AKA: Chief Lighting Technician
The head of the electrical department, responsible for the design and execution of the lighting plan for a production. Early films used mostly natural light, which stagehands controlled with large tent cloths using long poles called gaffs (stagehands were often beached sailors or longshoremen, and a gaff is a type of boom on a sailing ship). In 16th Century English, the term "gaffer" denoted a man who was the head of any organized group of laborers.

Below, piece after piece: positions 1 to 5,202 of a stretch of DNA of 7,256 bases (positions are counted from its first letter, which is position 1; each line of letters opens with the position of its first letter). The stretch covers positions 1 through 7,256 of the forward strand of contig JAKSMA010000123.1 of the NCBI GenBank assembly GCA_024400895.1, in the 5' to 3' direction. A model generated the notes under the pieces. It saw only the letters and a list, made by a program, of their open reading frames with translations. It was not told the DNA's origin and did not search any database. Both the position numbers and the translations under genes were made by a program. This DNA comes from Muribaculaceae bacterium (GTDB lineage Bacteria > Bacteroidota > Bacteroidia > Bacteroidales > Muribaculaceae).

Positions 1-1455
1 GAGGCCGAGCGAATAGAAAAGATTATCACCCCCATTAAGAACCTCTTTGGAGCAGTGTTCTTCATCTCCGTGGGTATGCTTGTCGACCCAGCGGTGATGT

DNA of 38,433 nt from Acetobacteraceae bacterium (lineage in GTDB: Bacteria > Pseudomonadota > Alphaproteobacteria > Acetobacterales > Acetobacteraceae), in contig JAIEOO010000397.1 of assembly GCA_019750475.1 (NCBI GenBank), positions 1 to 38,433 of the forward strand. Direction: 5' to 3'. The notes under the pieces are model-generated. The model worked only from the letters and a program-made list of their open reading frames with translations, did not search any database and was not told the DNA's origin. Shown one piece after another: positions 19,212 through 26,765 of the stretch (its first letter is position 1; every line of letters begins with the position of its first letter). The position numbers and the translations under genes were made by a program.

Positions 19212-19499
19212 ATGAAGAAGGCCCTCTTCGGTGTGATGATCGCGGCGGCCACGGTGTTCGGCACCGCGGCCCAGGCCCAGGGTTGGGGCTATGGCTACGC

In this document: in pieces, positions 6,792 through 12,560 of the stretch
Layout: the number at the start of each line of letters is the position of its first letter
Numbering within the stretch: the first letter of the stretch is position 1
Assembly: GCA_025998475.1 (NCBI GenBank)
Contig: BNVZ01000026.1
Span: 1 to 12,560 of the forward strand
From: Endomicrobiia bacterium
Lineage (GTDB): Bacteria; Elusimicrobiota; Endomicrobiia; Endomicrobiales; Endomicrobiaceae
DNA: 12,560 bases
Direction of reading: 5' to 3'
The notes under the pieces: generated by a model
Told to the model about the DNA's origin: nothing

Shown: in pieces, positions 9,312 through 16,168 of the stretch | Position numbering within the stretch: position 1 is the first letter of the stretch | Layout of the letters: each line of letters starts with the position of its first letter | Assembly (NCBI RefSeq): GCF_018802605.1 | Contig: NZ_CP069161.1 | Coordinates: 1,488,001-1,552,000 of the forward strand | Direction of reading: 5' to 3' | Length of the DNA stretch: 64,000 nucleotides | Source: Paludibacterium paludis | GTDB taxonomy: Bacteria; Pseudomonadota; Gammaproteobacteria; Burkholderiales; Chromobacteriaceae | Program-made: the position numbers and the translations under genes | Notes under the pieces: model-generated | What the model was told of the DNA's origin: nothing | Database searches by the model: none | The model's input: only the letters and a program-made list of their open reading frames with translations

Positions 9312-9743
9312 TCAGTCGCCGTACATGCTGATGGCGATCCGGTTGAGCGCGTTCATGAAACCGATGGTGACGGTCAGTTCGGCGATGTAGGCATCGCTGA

The gaffer, or “juicer,” is the chief lighting technician and electrician. His primary concern is lighting the set, but he also supervises the entire electrical crew. Why “gaffer”? “The gaffer, some say, derives from the gaff pole,” reveals Stephen Kaye, “which was the pole used to adjust the lights up on the grid above the set.” Mr. Kaye is a gaffer and the president of Kaye Lites, a lighting rental company. “But that’s the problem with the film industry,” he continues. “It’s all lore, so it’s hard to tell where these names really came from.” While Kaye may not be entirely sure of the origin of his job title, he is certain as to why he enjoys his job. “The thing that makes lighting great,” Kaye says, “is that you can create moods, and paint with light.” The gaffer’s right-hand man is the “best boy.” These days, however, the best boy doesn’t just work with the gaffer. “You may now have a gaffer and a key grip who share the same best boy,” Kaye says. “It’s an important role, because sometimes the best boy needs to know everything.” The “key grip” is the person in charge of all the other grips – “key” as in “chief.” Kaye has done those jobs and knows they’re hard work. But they have benefits, too. They help you gain experience in many filmmaking disciplines. Also, they allow access to craft services. “One of the nice perks is that you can go to the craft-service table anytime and grab something to nibble,” Kaye says.